Legalization of all non medical use of drugs is an attainable goal. But confronting the opioid crisis is an urgent and unprecedented call to action. Public health experts and their activist allies are leading the way. Let's not get caught up in complicated and protracted arguments about legalization of all drugs.
Despite criminal prohibition and the prospect of becoming ill or even dying, people still do drugs. So we are faced with a wrenching dilemma: Do we, as a society, take over and regulate the supply and quality of drugs or do we leave these issues to the forces of an unbridled market operating in a dark underworld?
The War on Drugs has been a failure, and soon enough using drugs will shift from a criminal to a public health issue. But what if we paid people not to engage in harmful consumption? If we rewarded them for stopping damaging use? Couldn't the savings in all manner of costs greatly outweigh the comparatively small expense of any incentive?
I've even taken to exclusively wearing my Blue Jays hat on tour. Sadly, when people see it they connect it with one person: Rob Ford. Since Mayor Ford has been stripped of virtually all of his power, I thought he may have some time to listen to a fraction of the great music that I think defines Toronto.
Ford used his party time on the Danforth to seek the spotlight while posing for countless pictures. He knew all eyes were on him because he was smiling for the attention. He knows the cloud of suspicion that surrounds him is darkening the city's reputation and causing dysfunction within city council. He honestly doesn't even seem to care.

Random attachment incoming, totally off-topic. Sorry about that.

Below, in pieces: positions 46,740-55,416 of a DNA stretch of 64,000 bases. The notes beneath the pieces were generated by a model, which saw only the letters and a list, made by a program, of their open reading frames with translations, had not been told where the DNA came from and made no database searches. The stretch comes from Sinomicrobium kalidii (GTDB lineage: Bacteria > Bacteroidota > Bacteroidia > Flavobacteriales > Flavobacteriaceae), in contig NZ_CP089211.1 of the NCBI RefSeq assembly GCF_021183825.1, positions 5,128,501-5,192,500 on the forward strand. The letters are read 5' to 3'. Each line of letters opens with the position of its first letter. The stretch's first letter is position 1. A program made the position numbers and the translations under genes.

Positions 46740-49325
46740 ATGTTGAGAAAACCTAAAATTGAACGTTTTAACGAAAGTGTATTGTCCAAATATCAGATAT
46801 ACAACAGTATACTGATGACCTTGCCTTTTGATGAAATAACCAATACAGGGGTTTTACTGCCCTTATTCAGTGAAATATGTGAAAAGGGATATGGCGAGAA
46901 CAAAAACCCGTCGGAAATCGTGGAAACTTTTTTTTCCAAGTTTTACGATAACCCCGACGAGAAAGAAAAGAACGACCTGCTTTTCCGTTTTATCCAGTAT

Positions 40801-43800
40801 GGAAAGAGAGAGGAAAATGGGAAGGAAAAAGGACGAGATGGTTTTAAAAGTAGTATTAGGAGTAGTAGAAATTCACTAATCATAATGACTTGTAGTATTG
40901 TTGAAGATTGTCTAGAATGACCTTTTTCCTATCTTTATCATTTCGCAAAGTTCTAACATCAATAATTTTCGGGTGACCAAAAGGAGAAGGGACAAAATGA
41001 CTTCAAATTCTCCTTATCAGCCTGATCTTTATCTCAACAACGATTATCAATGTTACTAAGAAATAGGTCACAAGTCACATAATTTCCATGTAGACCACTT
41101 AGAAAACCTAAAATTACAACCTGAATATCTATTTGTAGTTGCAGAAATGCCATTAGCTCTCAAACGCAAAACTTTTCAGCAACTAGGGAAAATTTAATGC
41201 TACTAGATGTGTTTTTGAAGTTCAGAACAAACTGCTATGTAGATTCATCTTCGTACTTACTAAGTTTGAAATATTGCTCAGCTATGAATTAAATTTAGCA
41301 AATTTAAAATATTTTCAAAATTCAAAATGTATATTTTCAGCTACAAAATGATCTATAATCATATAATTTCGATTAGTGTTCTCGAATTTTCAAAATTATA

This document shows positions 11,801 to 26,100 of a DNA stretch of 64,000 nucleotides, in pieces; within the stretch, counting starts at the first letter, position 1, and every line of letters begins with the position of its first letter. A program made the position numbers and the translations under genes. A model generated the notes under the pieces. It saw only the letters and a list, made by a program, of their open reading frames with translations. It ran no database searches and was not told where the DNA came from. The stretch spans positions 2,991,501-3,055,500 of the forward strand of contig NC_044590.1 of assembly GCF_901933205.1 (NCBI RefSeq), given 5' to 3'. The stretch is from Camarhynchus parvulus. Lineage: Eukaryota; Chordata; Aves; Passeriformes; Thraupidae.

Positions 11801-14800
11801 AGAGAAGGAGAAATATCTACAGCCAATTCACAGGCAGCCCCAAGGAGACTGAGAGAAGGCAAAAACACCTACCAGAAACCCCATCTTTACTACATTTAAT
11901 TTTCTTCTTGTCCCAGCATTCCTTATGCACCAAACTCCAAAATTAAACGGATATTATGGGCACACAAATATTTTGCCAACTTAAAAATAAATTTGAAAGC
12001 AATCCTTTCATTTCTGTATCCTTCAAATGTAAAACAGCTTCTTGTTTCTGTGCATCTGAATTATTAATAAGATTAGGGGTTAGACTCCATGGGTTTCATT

Dear Mayor Ford: Like it or not, you have a drug problem. I'm not referring to your alleged issues with alcohol, or your DUI in Florida all those years ago. I'm not talking about the time you were arrested for possession of marijuana, or even the alleged video that's said to depict you smoking crack cocaine. I'm not talking about the claims that you were inebriated at a Garrison Ball, or your brother Doug's alleged running of a hash ring during the 1980s. Your drug problem is the fact that nobody believes you. What other mayor could ever be accused of smoking crack cocaine, and have their constituents pause, and say, Yeah, that makes a lot of sense?
In the case of Canada and the United States, our addiction to the war on drugs, coupled with an insatiable demand for drugs themselves, has proved a deadly cocktail for those countries unlucky enough to exist along the supply chain. Rather than stifle drug supply, it appears to have fueled it, as estimates suggest that Mexican heroin production has increased 340 per cent since the drug war was launched.
WIth the recent cases of cannibalism as a consequence of using bath salts, a synthetic drug that's now easily found on the streets, people are wondering: Is this the beginning of the zombie apocalypse? Or is this merely the consequence of slow-moving, half-witted drug policies that in fact encourage this type of drug economy?